• Baker Boy performs at the NIMA's 2018 (SCG Media)Source: SCG Media
If you think your favourite Indigenous artist deserves recognition, you can nominate them now for a NIMAs.
By
NITV Staff Writers

3 May 2019 - 3:59 PM  UPDATED 3 May 2019 - 4:00 PM

Baker Boy takes Young Australian of the Year, Electric Fields wow audiences in Eurovision: Australia decides and Thelma Plum delivers a much anticipated hit new song; needless to say, it's been a massive year for Indigenous music. 

Nominations for the 2019 National Indigenous Music Awards (NIMAs) are now open, signalling the beginning of the sixteenth year, celebrating Australian First Nations' talent on a major music platform. 

The nominations are an opportunity for the public to put forward a popular artist or song, album or Community Clip released in the last 12 months, to receive the prestigious music award.      

Originally named the NT Indigenous Music Awards in 2004, the National Indigenous Music Awards was established in 2009 and held at the Darwin amphitheatre every year.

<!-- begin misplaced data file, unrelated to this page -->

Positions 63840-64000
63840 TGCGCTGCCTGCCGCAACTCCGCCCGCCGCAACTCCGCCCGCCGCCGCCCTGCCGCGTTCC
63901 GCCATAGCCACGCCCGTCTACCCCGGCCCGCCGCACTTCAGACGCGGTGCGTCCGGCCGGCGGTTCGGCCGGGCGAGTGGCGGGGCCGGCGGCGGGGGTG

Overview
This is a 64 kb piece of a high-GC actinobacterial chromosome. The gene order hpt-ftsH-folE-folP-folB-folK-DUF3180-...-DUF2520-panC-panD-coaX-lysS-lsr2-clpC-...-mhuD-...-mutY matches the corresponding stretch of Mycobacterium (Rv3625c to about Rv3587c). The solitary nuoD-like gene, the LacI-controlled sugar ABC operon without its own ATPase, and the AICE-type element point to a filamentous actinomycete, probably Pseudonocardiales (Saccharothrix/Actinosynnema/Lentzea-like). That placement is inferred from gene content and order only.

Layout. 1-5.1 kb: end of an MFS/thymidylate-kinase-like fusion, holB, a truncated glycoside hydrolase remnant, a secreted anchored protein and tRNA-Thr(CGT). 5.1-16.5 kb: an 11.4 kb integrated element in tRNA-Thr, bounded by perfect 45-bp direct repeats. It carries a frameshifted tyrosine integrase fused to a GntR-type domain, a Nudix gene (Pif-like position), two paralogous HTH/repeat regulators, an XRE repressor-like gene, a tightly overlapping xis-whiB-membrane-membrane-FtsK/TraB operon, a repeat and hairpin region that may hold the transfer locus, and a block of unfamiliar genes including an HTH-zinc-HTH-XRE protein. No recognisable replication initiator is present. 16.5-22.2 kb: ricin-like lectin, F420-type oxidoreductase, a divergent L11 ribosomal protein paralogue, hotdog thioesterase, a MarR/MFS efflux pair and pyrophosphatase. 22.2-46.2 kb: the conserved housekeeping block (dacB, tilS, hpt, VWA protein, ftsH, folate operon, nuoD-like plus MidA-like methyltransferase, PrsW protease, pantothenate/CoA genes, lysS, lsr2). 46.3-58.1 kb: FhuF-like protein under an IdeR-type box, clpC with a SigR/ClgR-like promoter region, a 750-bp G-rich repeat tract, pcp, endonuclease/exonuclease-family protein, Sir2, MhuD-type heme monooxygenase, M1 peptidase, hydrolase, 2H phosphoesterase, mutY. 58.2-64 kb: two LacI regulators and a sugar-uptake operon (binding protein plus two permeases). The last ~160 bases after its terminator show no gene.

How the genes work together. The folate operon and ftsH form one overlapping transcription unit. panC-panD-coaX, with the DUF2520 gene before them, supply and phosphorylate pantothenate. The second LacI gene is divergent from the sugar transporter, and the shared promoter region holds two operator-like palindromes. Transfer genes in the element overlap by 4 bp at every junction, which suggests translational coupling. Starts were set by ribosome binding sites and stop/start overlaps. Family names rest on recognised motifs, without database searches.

In an exciting first, nominators can find newly released Indigenous music from the recently launched National Indigenous Music Chart.   

“Whether it is acknowledging greats of the past or discovering the talent of the future, the NIMAs continue to hold an important place in the Australian music calendar for both recognition and discovery of First Nations talent,” National Indigenous Music Awards Reference Group Chair Warren H. Williams said in a statement.

“The event continues to evolve and cement its relevance across the year to show Australia the wide range of amazing music that Indigenous people contribute to Australia’s musical canon.”

Last year the NIMAs saw performances by Baker Boy, Busby Marou, Hall of Fame inductee Roger Knox and offered a thoughtful recognition of the late Indigenous music legend Gurrumul, who was awarded Artist Of The Year, Album Of The Year and Song Of The Year.

Judging of the National Indigenous Music Awards is split this year, with 50 per cent of votes coming from a panel of prominent Indigenous Australians and community leaders and 50 per cent from a panel of Indigenous and non- Indigenous media and music industry representatives.

To vote, go to the National Indigenous Music Awards website.